Few lessons have been learned. (MENAHEM KAHANA/AFP via Getty Images)

October 11, 2021   5 mins

I remember being in the alleys of downtown Cairo a decade ago and coming to the ruins of a synagogue, one of dozens that once housed the religious life of the thousands of Jews who gave this neighbourhood its name. It is still called The Jewish Quarter, even though by the time I arrived in 2009 the actual Jews who had crowded the alleys up to the 1940s had been hounded out by state persecution and mob violence. As far as I knew, the Jewish population of Cairo’s Jewish Quarter on the day I visited was one: me.

The synagogue was named for the philosopher and physician Maimonides, who led the Jewish community here in the 12th century, when Cairo was the most important Jewish centre in the Middle East. The building was nothing but a roofless shell, but I discovered a work crew laying planks in one of the rooms, up to their knees in fetid water. It turned out that the Egyptian government — the same regime that took possession of much of the property of the 80,000 Jews who’d been forced out of the country two generations earlier — was engaged in a restoration project.

A polite young engineer on the site showed me the location of the stand where the Torah scroll was once read. Another man, in civilian clothes but with some vaguely military authority, told me not to take pictures.

There couldn’t be anything bad about the restoration of a synagogue, could there? It was hard to explain why none of this felt right; why I preferred to see the building left to rot, rather than see it made up like a corpse at a wake. I had the same feeling when I saw other journalists refer seriously to the “Jewish community of Cairo”, quoting a woman who was its “President”.

There was no community, just a regime-approved simulacrum designed to allow everyone to pretend that an ethnic cleansing hadn’t taken place, and that something dead was alive. It was Weekend at Bernie’s. At the time of my visit, the Egyptian Government was trying to get one of its officials elected to a top cultural post at the UN, an effort hindered by this same official’s past support for burning Hebrew books. A synagogue renovation couldn’t hurt his cause! The real Jews were long out of Egypt, but their imaginary avatars were still hard at work serving the narrative needs of others.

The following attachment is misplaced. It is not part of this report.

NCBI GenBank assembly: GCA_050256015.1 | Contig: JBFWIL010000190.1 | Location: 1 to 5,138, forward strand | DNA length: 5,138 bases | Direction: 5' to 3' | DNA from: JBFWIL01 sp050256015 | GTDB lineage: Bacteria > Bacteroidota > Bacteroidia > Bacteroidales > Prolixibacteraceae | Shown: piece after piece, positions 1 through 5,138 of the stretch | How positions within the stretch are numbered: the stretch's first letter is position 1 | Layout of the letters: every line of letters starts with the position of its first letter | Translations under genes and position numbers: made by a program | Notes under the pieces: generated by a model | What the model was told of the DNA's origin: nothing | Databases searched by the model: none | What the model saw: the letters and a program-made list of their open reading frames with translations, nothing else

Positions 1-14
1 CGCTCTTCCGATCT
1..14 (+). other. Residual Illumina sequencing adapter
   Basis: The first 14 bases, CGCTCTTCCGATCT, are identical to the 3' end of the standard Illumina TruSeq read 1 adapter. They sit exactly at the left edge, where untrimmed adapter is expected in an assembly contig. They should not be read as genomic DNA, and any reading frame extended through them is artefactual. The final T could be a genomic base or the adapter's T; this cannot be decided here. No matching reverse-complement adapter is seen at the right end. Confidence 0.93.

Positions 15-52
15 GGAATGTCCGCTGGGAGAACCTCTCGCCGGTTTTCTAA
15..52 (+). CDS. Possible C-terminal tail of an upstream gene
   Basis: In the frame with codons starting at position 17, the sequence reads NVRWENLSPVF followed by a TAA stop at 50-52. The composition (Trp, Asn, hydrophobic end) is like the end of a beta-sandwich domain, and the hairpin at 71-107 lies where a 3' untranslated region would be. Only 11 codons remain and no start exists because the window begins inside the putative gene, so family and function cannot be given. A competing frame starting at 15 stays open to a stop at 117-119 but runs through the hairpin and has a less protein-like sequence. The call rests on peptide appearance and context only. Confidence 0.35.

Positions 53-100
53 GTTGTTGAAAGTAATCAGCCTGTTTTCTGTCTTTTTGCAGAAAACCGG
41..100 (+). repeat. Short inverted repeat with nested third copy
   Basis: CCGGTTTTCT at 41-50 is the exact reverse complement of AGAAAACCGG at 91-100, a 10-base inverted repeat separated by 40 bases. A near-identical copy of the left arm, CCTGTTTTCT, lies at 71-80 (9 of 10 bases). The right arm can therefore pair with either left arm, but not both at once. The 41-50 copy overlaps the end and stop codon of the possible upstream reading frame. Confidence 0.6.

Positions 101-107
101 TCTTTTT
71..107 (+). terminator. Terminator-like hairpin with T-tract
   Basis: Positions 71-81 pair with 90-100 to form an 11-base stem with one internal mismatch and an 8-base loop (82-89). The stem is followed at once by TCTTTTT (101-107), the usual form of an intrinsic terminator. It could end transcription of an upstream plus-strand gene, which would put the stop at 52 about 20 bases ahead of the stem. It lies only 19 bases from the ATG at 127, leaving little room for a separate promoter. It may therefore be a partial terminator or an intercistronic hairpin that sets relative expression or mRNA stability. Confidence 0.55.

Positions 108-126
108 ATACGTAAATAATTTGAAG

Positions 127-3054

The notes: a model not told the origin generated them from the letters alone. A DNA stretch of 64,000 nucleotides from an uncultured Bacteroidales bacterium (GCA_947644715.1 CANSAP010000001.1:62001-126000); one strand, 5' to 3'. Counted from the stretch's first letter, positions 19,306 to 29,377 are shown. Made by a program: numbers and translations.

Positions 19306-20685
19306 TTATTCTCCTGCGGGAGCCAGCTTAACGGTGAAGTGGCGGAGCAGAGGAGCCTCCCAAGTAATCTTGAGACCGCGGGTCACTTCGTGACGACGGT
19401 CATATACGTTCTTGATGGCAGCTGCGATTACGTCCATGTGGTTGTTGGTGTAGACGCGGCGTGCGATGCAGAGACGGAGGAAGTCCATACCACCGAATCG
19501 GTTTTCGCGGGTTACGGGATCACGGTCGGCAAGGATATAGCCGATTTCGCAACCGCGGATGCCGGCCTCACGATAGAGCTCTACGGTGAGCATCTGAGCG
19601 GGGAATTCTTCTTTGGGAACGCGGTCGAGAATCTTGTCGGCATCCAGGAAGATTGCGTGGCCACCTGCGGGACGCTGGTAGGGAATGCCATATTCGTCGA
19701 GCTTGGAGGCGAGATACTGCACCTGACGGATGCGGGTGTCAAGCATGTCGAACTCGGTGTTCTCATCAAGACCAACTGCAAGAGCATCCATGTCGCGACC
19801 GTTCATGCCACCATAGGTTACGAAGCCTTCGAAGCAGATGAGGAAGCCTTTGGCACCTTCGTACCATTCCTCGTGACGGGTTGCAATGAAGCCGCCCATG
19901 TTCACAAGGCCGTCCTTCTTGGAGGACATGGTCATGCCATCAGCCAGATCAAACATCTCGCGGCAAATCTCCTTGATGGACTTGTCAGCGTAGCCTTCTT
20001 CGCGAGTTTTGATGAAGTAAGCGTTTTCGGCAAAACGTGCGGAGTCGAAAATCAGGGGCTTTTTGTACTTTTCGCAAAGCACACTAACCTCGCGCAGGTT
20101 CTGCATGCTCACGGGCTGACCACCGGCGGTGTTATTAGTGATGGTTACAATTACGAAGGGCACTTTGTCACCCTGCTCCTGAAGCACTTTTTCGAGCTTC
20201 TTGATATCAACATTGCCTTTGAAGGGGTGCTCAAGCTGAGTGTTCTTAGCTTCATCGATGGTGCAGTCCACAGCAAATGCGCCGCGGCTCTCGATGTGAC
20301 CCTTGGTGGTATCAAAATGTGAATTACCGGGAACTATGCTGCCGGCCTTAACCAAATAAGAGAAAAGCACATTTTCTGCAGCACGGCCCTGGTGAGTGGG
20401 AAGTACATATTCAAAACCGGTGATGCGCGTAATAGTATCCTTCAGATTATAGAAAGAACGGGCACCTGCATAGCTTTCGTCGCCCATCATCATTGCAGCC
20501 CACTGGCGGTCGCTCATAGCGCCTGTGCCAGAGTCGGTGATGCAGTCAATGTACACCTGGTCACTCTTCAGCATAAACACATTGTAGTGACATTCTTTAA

In Cairo, and at similar sites I’ve visited elsewhere in the Middle East and Europe, I’ve felt — in the words of the author Dara Horn — an “unarticulated sense that despite all the supposed goodwill, something was clearly off”. Horn has now articulated that sense, and many other important and elusive senses, in a superb new essay collection, People Love Dead Jews. (I should mention that I spent a summer with the author on a youth programme three decades ago, and have remained in touch.) Horn comes at her subject with a deep grasp of history and a personal commitment to the living Jewish tradition, with an acerbic sense of humour that pops out now and then — and also, refreshingly and necessarily, with anger.

One memorable essay recounts a bizarre trip to several “Jewish heritage sites” in Harbin, China, near the Siberian border. The city is known for its vast Ice Festival every winter, and also for being founded by Jews who were sent there by Tsarist Russia as part of a railway project, but were then dispossessed and driven out by a mix of imperial Japanese occupiers, White Russian bigots, and rapacious communists of both the Soviet and Maoist variety. (Horn quips that “Jewish heritage sites” — a benign term used in many countries for the purpose of multicultural branding and drawing Jewish tourism — sounds better than “Property Seized from Dead or Expelled Jews.”)

The author visits “the largest Jewish cemetery in the Far East”, which turns out not to be a real cemetery at all, but just gravestones on empty ground. The original cemetery was re-zoned years ago and the Harbin municipality moved only the markers, not the bodies, which now seem to be under an amusement park.

The names of those Jews have inevitably been forgotten. A very different posthumous fate befell Anne Frank, the subject of another essay in this book, who, in the decades since her murder at age 16, has been turned into a global brand. Horn is cutting about the way her famous diary has been used as a feel-good story that flatters readers in the same way that a renovated synagogue flatters the multiculturalism of the Egyptian state.